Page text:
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Real Food group mounts effort to bring eco-documentary to Triangle

 

A cameraman films for “Seed: The Untold Story.” Starkville Real Food is pre-selling tickets in hopes of bringing the documentary to the Malco Cinema 8 Theater in Columbus Feb. 9. Reserve a ticket for $11 at gathr.us/screening/19120.

A cameraman films for “Seed: The Untold Story.” Starkville Real Food is pre-selling tickets in hopes of bringing the documentary to the Malco Cinema 8 Theater in Columbus Feb. 9. Reserve a ticket for $11 at gathr.us/screening/19120. Photo by: seedthemovie.com

 

Launch Photo Gallery

 

Lindsay Wilson

Lindsay Wilson

 

Marion Sansing

Marion Sansing

 

 

Jan Swoope

 

 

Seeds -- often taken for granted, yet vital to the very existence of humankind. Many feel these gifts of nature are in grave danger, a subject explored in a new documentary, "Seed: The Untold Story." Starkville Real Food (SRF), a public group encouraging support of local, wholesome food sources, wants to bring the film to the Golden Triangle. To do that, they must pre-sell a minimum of 72 tickets by Jan. 27. As of Thursday, the group was about halfway to the goal. Tickets are $11, available at gathr.us/screening/19120. The documentary would be screened at the Malco Theater in Columbus Thursday, Feb. 9 at 7:30 p.m. 

 

"We've already sold about half the tickets, which is great and ahead of schedule," says Lindsay Wilson, SRF founder. "We're really looking forward to it and expect a hearty crowd." 

 

The full-length documentary featuring Vandana Shiva, Dr. Jane Goodall, Andrew Kimbell and Winona LaDuke follows passionate seed-keepers protecting the earth's 12,000-year-old food legacy. It contains as much humor as seriousness, Wilson says.  

 

The Los Angeles Times calls it "a gorgeously made film, put together with as much care as its subjects devote to saving the remaining varieties of seeds."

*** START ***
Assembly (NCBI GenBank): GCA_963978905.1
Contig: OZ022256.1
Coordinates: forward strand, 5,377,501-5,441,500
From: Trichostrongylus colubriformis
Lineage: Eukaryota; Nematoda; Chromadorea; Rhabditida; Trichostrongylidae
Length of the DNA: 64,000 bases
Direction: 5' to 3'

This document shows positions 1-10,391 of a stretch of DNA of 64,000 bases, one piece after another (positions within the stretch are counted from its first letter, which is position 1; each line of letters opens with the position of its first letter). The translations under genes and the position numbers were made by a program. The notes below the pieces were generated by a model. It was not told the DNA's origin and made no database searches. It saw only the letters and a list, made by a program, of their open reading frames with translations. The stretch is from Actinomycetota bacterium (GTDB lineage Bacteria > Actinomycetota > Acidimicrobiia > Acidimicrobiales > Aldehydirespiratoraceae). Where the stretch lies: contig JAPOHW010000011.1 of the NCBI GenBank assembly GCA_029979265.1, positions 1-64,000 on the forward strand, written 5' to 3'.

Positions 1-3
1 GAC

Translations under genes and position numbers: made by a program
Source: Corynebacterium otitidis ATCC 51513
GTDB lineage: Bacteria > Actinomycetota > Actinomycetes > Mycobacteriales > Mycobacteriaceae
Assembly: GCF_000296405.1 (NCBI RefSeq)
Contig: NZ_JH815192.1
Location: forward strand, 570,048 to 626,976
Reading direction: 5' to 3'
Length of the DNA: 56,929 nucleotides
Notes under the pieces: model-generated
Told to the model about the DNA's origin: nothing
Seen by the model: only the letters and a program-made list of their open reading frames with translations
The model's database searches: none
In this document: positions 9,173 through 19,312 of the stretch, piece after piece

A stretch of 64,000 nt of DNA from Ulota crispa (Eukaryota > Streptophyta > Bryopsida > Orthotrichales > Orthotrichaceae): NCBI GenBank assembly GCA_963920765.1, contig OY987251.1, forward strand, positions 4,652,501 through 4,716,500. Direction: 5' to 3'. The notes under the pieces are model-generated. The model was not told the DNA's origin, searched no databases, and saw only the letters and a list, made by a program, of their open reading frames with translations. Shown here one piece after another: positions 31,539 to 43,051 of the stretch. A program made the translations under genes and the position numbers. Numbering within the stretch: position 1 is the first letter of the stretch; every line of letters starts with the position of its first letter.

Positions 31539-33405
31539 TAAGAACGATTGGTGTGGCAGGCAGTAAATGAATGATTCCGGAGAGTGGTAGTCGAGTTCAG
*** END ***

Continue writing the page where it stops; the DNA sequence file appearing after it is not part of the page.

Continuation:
Hollywood Report Card says, "A beautiful piece of art, careful, deeply colored and poetic." 

 

"Seed" has already garnered festival awards including the Grand Jury Prize in Nashville, Best in Festival at Princeton, the EcoHero Award in Portland and Audience Award at San Diego, and more. 

 

The genesis of the documentary began with an article in National Geographic reporting that up to 96 percent of the vegetable seeds available in 1903 have disappeared. "Within moments we knew that was our next film," say directors Jon Betz and Taggart Siegel in the directors' statement at seedthemovie.com. The film charts a "David and Goliath battle" as seed savers face large corporate chemical companies that control much of the seed supply, they say. 

 

Naturalist and author Gary Paul Nabhan adds, "'Seed' explores a topic that is still largely unknown, yet it is increasingly urgent with climate change and the consolidation and control of the seed industry." 

 

Marion Sansing is the current SRF chapter leader.  

 

"We don't have too many opportunities in our area for movies like this," she says. "We encourage people to purchase a ticket and help bring this opportunity to educate ourselves on such an important subject." 

 

Seed companies have already donated free seed packets and catalogs for those attending the film, Wilson says. 

 

For more about SRF, visit facebook.com/groups/StarkvilleRealFood/. Watch the film trailer at seedthemovie.com.

 

Jan Swoope is the Lifestyles Editor for The Commercial Dispatch.

 

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